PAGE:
Updated: Mar 6, 2022
After 21 years, I finally had enough. Having taught in the public school system in Tennessee since 1997, I guess I now qualify as a cynical "old-hand." I've seen too much change for change's sake. I've attended countless professional development sessions, witnessing last year's "new thing" give way to this year's. I've learned the ins and outs of Google Classroom one year, Skyward the next, and Schoology the year after. Then I've entered grades and assignments in all three learning platforms, duplicating my work by a factor of three because some egghead at central office said I had to. This story-telling lecturer has been told more times than he can count that teacher-directed lectures are bad and student-led group work is good (it always amused me that the same administrators and PD presenters who preached that pablum relied on lectures when they had important information to communicate to us as teachers...but I digress). I've experienced the power and control of bureaucracies - state tests, district benchmarks, professional learning communities (PLC's), co-teaching, and common assessments, etc. And to what end? If test scores are any indicator, education has not improved. To the contrary, it's gotten worse. I'm nauseated by the thought of it all.
My last gig was the coup de' grace for me and "the system." My coping method had always been to shut my door, barricading the cubicled educrats outside, preventing them and their drivel from contaminating my classroom. Then I would do what I do best - teach my students. I was into routine. I lectured and my students took notes. Content was everything. It made me a Level 5 teacher in the eyes of the state (for whatever that's worth). My principal laughingly used to call me the "sage on the stage." She grudgingly complimented me, saying "not many people can lecture well. You are one of the few." In the midst of all the negative energy, a positive emerged like a fledgling green shoot. I felt empowered and valued. It wasn't much, but it was SOMETHING. Then she retired and we got a new principal. That's when things changed.
The new principal herded all "his" teachers like sheep into PLC's - in which we were expected to share resources, teach the same lesson at the same time and pace as everybody else, use identical (the word is "common") formative and summative assessments, and generally become interdependent parts of a flock. I might add that as a content-first educator, my teaching style was not in sync with my fellow methods-first PLC "teammates." Suddenly, I was the outlier. The outcast. The lone ranger who wasn't a "team player." Everything we did as teachers was tracked online by administrators who, like sheepdogs, were determined to keep their eyes on us. The state standards became the Bible and the state test was the final judgement. Nothing else mattered. This joyless enterprise made me want to go home and kick the cat every day. I was no longer a teacher. I was a presenter of somebody else's material. I was no longer a trusted professional. I was a hired hand - a hireling.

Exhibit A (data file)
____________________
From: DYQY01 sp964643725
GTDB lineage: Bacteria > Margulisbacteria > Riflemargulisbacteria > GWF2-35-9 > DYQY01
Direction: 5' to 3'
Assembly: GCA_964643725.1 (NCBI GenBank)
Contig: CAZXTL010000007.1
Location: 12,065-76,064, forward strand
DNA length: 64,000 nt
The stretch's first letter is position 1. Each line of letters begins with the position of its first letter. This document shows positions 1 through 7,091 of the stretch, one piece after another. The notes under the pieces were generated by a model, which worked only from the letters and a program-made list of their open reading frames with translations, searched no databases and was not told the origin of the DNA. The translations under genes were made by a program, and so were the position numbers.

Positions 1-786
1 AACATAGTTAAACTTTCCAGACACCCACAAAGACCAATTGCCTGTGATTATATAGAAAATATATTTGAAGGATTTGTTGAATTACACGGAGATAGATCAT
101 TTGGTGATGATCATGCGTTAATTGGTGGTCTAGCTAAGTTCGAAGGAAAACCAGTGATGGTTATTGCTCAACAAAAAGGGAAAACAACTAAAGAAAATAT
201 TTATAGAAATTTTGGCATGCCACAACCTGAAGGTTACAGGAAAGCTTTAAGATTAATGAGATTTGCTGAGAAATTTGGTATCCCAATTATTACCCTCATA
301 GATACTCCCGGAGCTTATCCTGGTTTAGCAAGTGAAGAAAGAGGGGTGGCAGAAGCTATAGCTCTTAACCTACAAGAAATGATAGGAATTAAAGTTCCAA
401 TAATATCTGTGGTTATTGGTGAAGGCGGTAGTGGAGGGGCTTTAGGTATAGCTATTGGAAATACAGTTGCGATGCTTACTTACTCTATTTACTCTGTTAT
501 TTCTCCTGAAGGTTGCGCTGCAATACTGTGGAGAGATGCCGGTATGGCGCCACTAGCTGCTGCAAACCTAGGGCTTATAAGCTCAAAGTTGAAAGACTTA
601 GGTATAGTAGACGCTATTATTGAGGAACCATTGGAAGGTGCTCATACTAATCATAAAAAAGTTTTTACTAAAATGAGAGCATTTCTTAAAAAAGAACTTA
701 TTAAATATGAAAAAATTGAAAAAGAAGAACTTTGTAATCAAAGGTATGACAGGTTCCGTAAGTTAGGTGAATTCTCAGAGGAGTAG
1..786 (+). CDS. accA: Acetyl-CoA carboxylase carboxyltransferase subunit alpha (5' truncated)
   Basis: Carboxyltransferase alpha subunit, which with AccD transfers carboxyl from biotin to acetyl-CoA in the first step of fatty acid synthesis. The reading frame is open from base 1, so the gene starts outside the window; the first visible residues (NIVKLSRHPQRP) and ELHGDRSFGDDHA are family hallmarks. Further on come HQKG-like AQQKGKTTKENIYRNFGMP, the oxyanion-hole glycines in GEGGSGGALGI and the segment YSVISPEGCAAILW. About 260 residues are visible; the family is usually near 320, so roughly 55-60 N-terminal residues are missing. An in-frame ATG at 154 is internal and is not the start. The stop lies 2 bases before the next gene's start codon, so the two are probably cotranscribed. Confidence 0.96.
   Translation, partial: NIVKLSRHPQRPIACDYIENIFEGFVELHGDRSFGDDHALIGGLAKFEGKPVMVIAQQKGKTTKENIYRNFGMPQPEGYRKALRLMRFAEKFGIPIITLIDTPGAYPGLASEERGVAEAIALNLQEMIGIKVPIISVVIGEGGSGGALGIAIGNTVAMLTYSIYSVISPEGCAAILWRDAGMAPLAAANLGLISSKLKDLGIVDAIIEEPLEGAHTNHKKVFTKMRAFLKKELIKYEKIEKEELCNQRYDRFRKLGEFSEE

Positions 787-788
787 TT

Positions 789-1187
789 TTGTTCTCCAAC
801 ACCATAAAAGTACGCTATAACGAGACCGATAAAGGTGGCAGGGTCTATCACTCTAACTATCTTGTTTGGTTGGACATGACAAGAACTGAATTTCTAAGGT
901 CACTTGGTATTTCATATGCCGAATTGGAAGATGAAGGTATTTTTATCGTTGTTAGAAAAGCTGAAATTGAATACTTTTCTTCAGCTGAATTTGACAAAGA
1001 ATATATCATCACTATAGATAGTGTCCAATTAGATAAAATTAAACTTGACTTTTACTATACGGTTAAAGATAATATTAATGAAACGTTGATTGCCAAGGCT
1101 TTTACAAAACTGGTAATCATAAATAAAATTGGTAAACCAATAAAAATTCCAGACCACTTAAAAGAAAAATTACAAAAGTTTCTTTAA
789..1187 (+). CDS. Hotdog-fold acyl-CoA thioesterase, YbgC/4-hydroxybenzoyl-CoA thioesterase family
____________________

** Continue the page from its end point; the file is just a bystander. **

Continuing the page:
My units on the JFK assassination and the Watergate Scandal (always student favorites) were no longer possible. Why? Because the state test barely touched on either one. My lessons on the origins of country, blues, and rock-n-roll music were phased out because my PLC teammates outvoted me. Evidently, they didn't believe entire genres of music that had their roots in Nashville and Memphis had much relevance to students who live in Tennessee. My lesson on the Scopes Trial and its roots in the Malthusian depopulation movement were deemed too controversial. Thus, politics erased another significant Tennessee contribution to US history. I could go on. Before, the state standards had been a jumping-off point for me in my classes. I would cover them first after which I would go further, deeper. Now they were a red light - a STOP sign. I may be wrong but as far as I know, education is the only profession that punishes people for doing MORE than what's required.
As I said at the start, I finally had enough. I did what I should have done five years ago and quit my teaching job. I don't hate teaching. I hate the systemization of teaching - the bureaucratic power and control. I chafed under a system that treats teachers and students like automatons, hard-wiring them to perform like programmed robots - soulless, emotionless, mechanical robots. I started Standards Plus History Academy so I could teach another way. I happen to believe the old systems are dying anyway. Public education as we know it is changing. The internet is giving people options they never had before - more individual choice and control. The genie is out of the bottle. So, the golden handcuffs are now off and I am out of my cage.